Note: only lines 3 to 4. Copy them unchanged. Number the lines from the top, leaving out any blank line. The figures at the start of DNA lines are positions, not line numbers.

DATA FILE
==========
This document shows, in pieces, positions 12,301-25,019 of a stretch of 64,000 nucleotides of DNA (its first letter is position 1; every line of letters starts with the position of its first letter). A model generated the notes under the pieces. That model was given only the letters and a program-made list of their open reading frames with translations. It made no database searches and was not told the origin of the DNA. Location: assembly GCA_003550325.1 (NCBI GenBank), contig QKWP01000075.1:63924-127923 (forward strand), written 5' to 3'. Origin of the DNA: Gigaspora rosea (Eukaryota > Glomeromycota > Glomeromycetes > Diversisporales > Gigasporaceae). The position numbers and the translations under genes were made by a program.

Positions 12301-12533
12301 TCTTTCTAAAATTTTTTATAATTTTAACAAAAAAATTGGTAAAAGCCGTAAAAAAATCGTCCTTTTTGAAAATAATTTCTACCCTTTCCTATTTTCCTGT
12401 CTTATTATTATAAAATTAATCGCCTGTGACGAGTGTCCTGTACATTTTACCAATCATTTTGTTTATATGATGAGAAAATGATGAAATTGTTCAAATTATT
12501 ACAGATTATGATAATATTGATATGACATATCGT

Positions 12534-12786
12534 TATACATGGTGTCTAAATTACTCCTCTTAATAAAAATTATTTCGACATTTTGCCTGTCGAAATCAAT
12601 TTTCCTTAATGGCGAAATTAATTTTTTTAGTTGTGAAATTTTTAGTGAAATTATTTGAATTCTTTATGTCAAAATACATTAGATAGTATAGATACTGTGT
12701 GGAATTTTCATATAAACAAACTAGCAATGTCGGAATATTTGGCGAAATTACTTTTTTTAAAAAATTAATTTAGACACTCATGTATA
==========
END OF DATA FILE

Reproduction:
12301 TCTTTCTAAAATTTTTTATAATTTTAACAAAAAAATTGGTAAAAGCCGTAAAAAAATCGTCCTTTTTGAAAATAATTTCTACCCTTTCCTATTTTCCTGT
12401 CTTATTATTATAAAATTAATCGCCTGTGACGAGTGTCCTGTACATTTTACCAATCATTTTGTTTATATGATGAGAAAATGATGAAATTGTTCAAATTATT